This was also the debate when Haley channeled her inner Sarah Palin. After Ramaswamy ridiculed Haley for her strong support of Ukraine as “Dick Cheney in three-inch heels,” the former U.N. ambassador responded in unflappable fashion by saying, “I wear heels. They’re not a fashion statement, they’re for ammunition.” The affinity between Haley and the 2008 Republican vice presidential nominee is not accidental, since Palin campaigned for her in the 2010 South Carolina gubernatorial primary. 

DeSantis, in contrast, cannot seem to pull off being a real person on a debate stage. Discussing the drug problem, DeSantis tried, like most politicians, to humanize it:  “I was speaking to a dad who had lost a son to a fentanyl overdose.” But within seconds DeSantis implausibly portrayed that same grieving father as saying, “These elites in D.C. don’t give a damn about what’s happening in this country.” How convenient for DeSantis, a graduate of Yale and Harvard Law, whose very first words in the debate were, “This country is in trouble, and the elites that have put us here don’t care about you.” 

The Florida governor was also guilty of a baffling episode of political malpractice. His flailing campaign received a lift earlier in the week when he was endorsed by conservative Iowa Governor Kim Reynolds, who stressed that she did not believe that Trump could beat Biden. Yet during the two-hour debate, DeSantis never mentioned that he had been anointed by the governor of the first caucus state. You could bet that if Haley won the backing of New Hampshire Governor Chris Sununu—which she craves—she would have ballyhooed it in every third sentence in the debate. 

Moderator Lester Holt, who deserves credit for taming the rambunctious debate audience, began by predictably asking all the candidates why they were a better choice for the Republicans than Trump. In a telling sign of their unshakeable timidity, both DeSantis and Haley launched into abbreviated versions of their stump speeches before they even deigned to mention the former president who is walloping them both in the polls.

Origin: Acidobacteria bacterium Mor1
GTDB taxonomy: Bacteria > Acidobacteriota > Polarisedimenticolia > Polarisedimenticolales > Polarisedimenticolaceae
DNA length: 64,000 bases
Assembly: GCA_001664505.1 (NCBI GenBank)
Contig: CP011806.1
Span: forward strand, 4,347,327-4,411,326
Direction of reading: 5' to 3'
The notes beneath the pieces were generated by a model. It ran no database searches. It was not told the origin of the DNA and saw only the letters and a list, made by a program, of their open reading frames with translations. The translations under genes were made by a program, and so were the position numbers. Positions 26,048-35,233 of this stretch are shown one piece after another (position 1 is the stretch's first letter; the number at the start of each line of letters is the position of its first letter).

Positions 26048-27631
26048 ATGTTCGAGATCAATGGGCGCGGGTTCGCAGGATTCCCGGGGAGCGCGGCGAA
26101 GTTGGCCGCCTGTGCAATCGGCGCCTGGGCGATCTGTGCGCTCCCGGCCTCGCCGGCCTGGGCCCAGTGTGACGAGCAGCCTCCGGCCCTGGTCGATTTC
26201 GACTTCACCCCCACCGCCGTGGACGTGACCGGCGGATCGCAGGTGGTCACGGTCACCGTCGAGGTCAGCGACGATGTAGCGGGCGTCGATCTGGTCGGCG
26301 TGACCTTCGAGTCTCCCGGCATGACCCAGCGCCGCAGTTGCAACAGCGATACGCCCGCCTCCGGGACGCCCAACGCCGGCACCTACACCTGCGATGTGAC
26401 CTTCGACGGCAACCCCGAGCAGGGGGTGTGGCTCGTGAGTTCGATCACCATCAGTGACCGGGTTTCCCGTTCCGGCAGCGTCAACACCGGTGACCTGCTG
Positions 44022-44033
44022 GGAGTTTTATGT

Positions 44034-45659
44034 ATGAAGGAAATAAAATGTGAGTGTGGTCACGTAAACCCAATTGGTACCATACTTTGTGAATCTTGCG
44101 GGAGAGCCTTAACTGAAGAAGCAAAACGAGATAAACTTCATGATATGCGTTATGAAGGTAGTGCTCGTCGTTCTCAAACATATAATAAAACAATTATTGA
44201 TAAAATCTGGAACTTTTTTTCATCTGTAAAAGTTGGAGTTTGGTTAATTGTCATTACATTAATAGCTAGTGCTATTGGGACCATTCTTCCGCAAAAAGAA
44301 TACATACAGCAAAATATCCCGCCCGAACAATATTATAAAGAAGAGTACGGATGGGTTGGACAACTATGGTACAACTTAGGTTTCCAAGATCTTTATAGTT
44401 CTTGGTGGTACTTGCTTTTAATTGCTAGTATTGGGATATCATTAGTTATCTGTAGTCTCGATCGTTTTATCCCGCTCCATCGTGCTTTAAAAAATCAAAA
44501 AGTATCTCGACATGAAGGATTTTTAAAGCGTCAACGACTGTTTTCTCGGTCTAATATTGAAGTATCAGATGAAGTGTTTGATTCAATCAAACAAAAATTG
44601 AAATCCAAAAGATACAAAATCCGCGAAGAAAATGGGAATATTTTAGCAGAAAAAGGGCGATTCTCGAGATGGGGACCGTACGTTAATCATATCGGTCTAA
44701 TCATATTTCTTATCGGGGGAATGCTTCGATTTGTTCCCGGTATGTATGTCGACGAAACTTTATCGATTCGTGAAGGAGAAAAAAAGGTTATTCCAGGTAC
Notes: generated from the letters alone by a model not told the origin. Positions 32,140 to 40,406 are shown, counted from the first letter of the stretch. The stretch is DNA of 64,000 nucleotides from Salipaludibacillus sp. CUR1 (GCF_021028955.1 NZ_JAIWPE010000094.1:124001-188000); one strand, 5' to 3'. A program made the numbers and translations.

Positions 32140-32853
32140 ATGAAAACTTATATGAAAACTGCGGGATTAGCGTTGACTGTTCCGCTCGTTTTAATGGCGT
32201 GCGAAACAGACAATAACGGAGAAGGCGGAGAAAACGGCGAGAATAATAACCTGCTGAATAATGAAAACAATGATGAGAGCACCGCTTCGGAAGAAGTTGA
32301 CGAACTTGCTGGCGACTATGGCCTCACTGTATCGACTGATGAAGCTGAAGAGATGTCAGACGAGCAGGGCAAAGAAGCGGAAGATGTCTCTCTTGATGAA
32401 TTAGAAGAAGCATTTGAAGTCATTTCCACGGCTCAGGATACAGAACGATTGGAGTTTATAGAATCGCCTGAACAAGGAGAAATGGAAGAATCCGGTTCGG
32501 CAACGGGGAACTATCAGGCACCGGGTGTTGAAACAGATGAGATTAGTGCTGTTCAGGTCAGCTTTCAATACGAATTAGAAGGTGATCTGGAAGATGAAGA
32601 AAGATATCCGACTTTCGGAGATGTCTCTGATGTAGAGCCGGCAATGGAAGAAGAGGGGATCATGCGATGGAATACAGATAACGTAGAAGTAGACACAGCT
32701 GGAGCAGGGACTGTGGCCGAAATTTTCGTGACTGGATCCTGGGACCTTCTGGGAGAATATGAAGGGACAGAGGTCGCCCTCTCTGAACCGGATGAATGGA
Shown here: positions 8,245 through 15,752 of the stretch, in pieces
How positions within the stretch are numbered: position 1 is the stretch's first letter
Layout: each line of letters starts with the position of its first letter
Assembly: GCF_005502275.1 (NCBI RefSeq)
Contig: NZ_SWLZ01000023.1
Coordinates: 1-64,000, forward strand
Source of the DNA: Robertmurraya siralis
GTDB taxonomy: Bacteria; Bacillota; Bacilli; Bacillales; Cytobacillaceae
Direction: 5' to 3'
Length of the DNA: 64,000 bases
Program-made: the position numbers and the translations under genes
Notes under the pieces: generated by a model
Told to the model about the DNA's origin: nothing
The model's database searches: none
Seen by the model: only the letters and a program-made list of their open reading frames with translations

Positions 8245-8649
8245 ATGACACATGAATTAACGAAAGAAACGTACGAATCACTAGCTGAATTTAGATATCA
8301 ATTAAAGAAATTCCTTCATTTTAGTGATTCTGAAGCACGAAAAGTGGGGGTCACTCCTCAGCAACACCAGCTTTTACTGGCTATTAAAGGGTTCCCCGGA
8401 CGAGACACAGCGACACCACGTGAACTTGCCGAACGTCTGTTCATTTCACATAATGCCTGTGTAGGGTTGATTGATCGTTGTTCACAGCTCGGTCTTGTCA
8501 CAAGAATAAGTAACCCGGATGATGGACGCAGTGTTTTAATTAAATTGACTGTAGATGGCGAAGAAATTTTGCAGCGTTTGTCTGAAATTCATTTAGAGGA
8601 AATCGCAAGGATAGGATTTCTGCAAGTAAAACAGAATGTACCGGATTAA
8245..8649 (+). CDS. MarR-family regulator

DeSantis did muster a few anti-Trump lines: “He said that the Republicans would get tired of winning. What we saw last night is that I’m sick of Republicans losing.” Haley was even more tentative, saying with mock bravery, “Well, I can talk about President Trump. I can tell you that I think he was the right president at the right time.” She then flicked at Trump adding $8 trillion to the deficit and selling out Ukraine, but it was obvious that her heart wasn’t in it. 

Haley and DeSantis knew if they squabbled with each other too much they would come across as petty and largely avoided bickering. The biggest point of contention between them was their respective attempts to woo Chinese investments as governor, since Beijing is now the embodiment of the Evil Empire for Republicans. But sorting out the truth of these conflicting claims on China involves almost as much heavy lifting as deciphering the GOP’s Hunter Biden conspiracy theories.

For all the critiques of the GOP debates, they have done an effective job of narrowing the Republican field. Now that Haley and DeSantis have been winnowed in, they both have little more than two months to prove their mettle on the true political stages—the Iowa caucuses and the New Hampshire primary.